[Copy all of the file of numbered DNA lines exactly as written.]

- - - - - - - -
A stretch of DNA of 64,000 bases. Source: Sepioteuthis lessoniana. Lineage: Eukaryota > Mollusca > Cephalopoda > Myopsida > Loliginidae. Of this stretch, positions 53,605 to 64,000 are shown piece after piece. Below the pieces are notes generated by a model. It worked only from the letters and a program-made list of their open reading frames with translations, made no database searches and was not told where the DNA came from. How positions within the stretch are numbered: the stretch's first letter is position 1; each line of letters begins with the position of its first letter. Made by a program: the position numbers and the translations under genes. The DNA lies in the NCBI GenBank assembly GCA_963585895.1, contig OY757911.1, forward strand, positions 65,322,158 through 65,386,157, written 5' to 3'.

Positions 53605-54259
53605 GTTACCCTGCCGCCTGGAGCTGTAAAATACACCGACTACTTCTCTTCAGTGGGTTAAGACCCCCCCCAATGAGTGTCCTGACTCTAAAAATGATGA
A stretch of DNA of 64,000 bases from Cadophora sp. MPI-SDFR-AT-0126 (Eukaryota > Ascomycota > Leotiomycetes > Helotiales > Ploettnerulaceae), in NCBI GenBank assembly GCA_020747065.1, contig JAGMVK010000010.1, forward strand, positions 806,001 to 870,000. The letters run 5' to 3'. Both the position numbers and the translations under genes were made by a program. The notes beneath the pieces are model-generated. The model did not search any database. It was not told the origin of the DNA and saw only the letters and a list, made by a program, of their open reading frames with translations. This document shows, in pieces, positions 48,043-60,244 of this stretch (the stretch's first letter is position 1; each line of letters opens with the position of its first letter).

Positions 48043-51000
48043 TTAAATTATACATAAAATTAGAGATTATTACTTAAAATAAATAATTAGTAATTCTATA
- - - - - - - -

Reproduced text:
A stretch of DNA of 64,000 bases. Source: Sepioteuthis lessoniana. Lineage: Eukaryota > Mollusca > Cephalopoda > Myopsida > Loliginidae. Of this stretch, positions 53,605 to 64,000 are shown piece after piece. Below the pieces are notes generated by a model. It worked only from the letters and a program-made list of their open reading frames with translations, made no database searches and was not told where the DNA came from. How positions within the stretch are numbered: the stretch's first letter is position 1; each line of letters begins with the position of its first letter. Made by a program: the position numbers and the translations under genes. The DNA lies in the NCBI GenBank assembly GCA_963585895.1, contig OY757911.1, forward strand, positions 65,322,158 through 65,386,157, written 5' to 3'.

Positions 53605-54259
53605 GTTACCCTGCCGCCTGGAGCTGTAAAATACACCGACTACTTCTCTTCAGTGGGTTAAGACCCCCCCCAATGAGTGTCCTGACTCTAAAAATGATGA
A stretch of DNA of 64,000 bases from Cadophora sp. MPI-SDFR-AT-0126 (Eukaryota > Ascomycota > Leotiomycetes > Helotiales > Ploettnerulaceae), in NCBI GenBank assembly GCA_020747065.1, contig JAGMVK010000010.1, forward strand, positions 806,001 to 870,000. The letters run 5' to 3'. Both the position numbers and the translations under genes were made by a program. The notes beneath the pieces are model-generated. The model did not search any database. It was not told the origin of the DNA and saw only the letters and a list, made by a program, of their open reading frames with translations. This document shows, in pieces, positions 48,043-60,244 of this stretch (the stretch's first letter is position 1; each line of letters opens with the position of its first letter).

Positions 48043-51000
48043 TTAAATTATACATAAAATTAGAGATTATTACTTAAAATAAATAATTAGTAATTCTATA